Social science to the fore in VET
The employment landscape is changing rapidly, and social science skills have a crucial role in future-proofing Australia’s VET sector.
The upheaval caused by the global pandemic has made it clear that VET graduates need to be adaptable, and to understand the importance of the changing social context in which industry operates. A social science curriculum can provide students with critical skills in this area: from developing an understanding of the social and economic context in which their industry operates, to managing human resources, to communicating effectively with colleagues and customers. In the words of a VET sector leader: “Social science skills are great at those generic skills needed for work in the 21st century”.
In practice, however, the inclusion of social science components in the VET curriculum is heavily contested, due to the limited scope of training packages (which tend to be strictly developed around job-specific technical skills), available funding, and insufficient academic staff training in the social sciences.
Identifying linkages, building alliances
“We need to identify the linkages between particular training packages, occupations, job roles, and their social science foundations”, said one VET sector leader. This is not a simple task, and will require cooperation across sectors, such as VET alliances with universities, industry and government.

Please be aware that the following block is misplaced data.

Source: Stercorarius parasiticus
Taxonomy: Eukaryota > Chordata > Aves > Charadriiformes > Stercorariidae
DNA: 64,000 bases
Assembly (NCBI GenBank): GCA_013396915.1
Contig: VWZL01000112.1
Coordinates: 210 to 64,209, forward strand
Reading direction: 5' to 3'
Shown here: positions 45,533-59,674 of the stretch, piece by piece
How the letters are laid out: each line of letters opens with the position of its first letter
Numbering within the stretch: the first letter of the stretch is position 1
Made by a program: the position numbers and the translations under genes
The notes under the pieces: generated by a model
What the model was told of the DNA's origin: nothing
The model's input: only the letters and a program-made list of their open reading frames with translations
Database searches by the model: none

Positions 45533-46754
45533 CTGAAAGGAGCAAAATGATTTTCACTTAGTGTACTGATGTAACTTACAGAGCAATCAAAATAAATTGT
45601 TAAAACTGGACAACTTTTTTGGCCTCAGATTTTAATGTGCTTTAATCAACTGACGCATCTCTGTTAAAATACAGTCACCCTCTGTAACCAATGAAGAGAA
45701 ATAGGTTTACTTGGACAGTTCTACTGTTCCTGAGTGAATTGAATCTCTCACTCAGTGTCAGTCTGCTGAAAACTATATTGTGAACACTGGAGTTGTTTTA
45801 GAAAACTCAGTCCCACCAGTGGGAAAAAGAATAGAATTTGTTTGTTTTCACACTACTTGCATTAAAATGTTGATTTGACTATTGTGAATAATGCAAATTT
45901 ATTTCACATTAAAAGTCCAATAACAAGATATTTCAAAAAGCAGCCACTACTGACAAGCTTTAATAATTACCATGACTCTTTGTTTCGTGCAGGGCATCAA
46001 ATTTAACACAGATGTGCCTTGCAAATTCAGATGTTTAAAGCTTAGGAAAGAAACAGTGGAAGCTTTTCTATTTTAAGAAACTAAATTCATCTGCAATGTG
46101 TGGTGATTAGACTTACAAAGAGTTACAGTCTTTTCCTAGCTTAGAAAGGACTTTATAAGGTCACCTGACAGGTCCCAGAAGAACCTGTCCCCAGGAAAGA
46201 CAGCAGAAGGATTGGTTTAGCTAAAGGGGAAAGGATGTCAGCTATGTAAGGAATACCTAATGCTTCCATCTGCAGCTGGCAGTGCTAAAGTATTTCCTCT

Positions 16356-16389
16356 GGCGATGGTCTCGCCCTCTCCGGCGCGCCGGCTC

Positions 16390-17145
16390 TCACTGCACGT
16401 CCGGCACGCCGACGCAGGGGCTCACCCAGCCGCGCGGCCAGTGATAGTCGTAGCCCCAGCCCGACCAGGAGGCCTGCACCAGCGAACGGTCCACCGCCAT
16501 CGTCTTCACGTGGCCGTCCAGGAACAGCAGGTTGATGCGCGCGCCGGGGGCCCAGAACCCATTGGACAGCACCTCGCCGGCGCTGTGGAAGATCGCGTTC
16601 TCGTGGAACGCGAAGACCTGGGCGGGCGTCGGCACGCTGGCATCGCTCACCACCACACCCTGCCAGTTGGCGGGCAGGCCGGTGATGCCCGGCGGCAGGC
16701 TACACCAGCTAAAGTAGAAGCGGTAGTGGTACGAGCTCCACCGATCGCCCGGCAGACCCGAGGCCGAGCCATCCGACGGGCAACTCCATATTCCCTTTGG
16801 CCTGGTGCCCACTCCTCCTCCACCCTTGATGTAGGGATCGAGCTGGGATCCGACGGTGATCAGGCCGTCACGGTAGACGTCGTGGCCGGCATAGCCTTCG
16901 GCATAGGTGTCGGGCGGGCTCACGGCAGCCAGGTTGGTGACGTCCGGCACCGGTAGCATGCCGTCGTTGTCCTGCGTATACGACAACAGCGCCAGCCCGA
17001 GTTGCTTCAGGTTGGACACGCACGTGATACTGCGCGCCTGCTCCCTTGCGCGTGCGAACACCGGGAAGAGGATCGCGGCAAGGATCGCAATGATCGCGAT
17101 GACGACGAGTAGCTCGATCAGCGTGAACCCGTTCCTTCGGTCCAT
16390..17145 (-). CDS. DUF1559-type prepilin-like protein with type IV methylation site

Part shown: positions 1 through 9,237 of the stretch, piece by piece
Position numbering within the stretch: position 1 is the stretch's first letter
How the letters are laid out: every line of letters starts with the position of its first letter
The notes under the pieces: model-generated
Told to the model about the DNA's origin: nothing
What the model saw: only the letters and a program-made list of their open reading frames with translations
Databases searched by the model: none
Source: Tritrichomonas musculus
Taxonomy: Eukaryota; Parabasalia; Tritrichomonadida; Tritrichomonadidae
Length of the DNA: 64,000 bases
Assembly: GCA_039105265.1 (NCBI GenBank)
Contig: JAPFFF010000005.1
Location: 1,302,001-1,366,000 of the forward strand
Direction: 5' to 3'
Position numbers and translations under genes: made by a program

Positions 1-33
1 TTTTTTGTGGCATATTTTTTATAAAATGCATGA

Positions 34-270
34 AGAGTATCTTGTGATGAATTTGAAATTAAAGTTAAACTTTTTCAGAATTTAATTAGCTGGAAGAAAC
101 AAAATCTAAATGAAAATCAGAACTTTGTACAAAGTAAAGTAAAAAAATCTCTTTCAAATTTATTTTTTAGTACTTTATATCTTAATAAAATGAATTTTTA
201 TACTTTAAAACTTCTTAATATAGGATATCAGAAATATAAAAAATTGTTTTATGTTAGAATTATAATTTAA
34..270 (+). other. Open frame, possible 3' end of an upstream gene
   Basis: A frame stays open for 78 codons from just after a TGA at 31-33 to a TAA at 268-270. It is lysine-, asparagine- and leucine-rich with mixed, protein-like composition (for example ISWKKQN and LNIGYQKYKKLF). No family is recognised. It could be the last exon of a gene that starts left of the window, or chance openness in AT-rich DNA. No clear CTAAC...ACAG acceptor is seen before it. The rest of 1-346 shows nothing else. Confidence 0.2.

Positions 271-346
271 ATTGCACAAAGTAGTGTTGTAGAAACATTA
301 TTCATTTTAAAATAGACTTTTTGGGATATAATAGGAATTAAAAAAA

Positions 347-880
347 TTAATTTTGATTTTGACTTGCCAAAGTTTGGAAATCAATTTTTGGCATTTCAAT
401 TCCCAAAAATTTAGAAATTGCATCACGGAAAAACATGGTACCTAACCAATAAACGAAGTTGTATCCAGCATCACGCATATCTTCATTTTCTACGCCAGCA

Stakeholders identified early childhood education, aged care provision, youth workers, and domestic violence response workers, as immediate priorities for enrichment.
Leveraging the Skills Reform
The current Skills Reform process (2020-24) presents an opportunity for social science stakeholders to engage more closely with the VET sector. The process will involve:
- Industry Engagement Reform, including the design of VET training packages.
- Qualifications Reform–the type and number available VET pathways, and their relationship to various skills.
- Quality Reform–the redefinition of standards for Registered Training Organisations (RTOs) and the VET teaching workforce.
Important milestones taking place during 2022 will include:
- Selection of new industry clusters, or industry-specific groups responsible for the design of the VET training packages.
- Development of a capabilities framework and workforce plan, to govern the selection and development of the VET trainer workforce.
- Evaluation of new qualification pathways, tested during 2021. The tests included new forms of qualifications for data analysts and personal care workers.
At a time when all education sectors are reorienting, it is important that the social sciences are part of the conversation around the future of VET in Australia.
Many of our teachers in social work, nursing, early childhood, and so on, are unaware they are already teaching social science. Every time they share good-practice advice with their students, about how to treat an elderly person or their family respectfully, for example, or how to communicate with children’s families… that’s social science. Imagine how much better we could do, if VET staff were even more empowered.
VET sector leader.
The government often turns to vocational education and says, solve the youth unemployment problem, the migration problem, the English…, solve this, solve that. And many of those problems are, at heart, challenging social science phenomena.
VET sector leader.